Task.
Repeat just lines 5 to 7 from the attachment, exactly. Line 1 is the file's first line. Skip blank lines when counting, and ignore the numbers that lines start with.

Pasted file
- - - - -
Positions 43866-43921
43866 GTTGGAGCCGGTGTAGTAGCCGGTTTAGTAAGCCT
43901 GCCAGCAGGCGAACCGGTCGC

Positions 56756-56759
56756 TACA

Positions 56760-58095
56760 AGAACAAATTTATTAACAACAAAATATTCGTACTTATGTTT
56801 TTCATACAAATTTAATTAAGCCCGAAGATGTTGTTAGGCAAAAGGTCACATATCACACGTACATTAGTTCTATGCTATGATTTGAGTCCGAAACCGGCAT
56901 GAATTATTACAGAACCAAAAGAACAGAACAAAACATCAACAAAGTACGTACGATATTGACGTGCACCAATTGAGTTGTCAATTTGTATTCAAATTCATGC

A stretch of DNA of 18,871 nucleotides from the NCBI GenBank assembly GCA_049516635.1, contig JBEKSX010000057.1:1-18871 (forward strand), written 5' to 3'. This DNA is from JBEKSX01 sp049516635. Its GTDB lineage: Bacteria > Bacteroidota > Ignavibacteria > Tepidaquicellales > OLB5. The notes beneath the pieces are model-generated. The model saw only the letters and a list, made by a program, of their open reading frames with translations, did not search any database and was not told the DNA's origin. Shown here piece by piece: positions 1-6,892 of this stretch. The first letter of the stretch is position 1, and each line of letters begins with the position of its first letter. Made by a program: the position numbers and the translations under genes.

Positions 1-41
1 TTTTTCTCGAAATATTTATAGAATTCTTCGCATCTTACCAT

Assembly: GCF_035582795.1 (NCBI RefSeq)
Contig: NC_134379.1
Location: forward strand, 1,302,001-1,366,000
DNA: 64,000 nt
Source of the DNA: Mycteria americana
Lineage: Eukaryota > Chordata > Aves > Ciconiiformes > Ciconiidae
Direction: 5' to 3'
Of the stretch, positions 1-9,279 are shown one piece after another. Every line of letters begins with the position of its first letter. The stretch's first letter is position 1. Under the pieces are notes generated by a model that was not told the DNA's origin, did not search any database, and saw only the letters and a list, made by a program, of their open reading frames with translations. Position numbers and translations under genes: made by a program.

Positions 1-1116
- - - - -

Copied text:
56756 TACA

Positions 56760-58095
56760 AGAACAAATTTATTAACAACAAAATATTCGTACTTATGTTT